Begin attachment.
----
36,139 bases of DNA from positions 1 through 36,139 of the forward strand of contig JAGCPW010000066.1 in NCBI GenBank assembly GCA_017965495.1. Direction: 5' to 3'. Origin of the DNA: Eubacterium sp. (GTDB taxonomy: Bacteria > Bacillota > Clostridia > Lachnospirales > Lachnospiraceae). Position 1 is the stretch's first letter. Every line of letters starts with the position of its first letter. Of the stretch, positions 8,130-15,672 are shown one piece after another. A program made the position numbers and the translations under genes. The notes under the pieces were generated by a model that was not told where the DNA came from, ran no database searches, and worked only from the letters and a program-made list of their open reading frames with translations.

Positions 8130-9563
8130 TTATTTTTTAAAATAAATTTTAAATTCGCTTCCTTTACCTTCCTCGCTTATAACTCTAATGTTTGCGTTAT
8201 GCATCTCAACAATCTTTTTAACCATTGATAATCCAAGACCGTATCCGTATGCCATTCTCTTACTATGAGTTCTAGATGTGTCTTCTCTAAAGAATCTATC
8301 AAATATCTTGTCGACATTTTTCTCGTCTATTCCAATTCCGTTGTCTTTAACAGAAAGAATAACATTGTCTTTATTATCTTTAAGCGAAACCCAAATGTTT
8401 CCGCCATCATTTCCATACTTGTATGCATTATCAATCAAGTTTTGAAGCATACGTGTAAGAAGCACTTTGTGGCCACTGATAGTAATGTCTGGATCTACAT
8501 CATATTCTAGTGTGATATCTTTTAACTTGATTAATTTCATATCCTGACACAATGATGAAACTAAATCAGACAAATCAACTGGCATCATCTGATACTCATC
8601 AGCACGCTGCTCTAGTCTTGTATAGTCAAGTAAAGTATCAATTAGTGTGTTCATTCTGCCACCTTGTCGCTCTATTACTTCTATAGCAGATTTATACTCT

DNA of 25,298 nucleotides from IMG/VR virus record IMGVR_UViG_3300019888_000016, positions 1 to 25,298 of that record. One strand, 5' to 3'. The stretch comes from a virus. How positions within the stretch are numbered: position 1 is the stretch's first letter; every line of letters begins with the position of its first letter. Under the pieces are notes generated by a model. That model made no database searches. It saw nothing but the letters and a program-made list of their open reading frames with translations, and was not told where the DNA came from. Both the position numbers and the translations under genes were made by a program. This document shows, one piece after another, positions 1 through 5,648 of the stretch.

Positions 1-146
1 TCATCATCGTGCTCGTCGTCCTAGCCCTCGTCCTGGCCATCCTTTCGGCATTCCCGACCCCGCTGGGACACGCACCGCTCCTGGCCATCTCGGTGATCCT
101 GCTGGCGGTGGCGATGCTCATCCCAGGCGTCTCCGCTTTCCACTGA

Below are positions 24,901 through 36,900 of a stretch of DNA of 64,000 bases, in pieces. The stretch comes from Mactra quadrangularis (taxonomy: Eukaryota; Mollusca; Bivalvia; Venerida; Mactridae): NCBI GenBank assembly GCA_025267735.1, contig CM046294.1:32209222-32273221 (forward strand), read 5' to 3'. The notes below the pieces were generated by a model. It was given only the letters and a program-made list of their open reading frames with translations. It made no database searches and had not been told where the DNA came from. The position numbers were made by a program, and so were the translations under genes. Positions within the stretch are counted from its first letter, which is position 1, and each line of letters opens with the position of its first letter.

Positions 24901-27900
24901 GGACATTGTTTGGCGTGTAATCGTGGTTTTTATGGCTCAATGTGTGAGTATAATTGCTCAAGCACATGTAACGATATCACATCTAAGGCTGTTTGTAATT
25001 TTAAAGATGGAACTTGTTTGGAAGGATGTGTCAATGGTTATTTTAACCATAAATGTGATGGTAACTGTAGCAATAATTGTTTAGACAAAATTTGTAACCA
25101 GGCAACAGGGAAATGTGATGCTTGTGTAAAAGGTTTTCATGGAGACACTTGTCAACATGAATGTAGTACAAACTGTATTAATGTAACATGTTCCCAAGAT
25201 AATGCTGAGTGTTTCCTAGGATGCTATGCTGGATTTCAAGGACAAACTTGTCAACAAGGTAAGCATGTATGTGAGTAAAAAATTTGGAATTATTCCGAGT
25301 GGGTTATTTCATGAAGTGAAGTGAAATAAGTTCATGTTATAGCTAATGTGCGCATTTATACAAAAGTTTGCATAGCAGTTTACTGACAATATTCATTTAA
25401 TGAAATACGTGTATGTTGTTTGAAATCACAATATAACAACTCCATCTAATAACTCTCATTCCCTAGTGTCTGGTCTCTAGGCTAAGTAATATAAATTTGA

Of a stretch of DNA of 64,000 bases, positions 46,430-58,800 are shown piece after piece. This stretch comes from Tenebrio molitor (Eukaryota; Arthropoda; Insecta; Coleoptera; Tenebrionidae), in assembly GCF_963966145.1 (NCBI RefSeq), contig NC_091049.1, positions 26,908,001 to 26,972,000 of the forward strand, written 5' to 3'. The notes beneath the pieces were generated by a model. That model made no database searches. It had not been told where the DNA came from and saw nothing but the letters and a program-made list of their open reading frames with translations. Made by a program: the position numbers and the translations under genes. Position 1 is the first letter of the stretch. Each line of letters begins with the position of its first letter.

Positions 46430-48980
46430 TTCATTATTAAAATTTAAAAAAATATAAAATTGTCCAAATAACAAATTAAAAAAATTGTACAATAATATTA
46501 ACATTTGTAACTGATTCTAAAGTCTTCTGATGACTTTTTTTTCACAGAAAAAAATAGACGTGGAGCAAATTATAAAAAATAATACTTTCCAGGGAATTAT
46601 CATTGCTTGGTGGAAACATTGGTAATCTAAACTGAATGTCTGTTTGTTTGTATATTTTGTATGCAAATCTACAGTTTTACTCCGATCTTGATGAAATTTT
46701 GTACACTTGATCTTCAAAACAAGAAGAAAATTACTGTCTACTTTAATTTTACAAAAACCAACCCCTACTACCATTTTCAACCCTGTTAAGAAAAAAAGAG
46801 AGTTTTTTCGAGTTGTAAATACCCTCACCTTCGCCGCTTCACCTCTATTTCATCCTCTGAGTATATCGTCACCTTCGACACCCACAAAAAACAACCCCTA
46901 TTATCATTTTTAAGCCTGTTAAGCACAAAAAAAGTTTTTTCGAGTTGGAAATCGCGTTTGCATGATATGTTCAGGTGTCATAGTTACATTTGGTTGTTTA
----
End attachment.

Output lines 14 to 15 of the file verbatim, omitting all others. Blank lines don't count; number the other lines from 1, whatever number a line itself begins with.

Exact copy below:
Positions 24901-27900
24901 GGACATTGTTTGGCGTGTAATCGTGGTTTTTATGGCTCAATGTGTGAGTATAATTGCTCAAGCACATGTAACGATATCACATCTAAGGCTGTTTGTAATT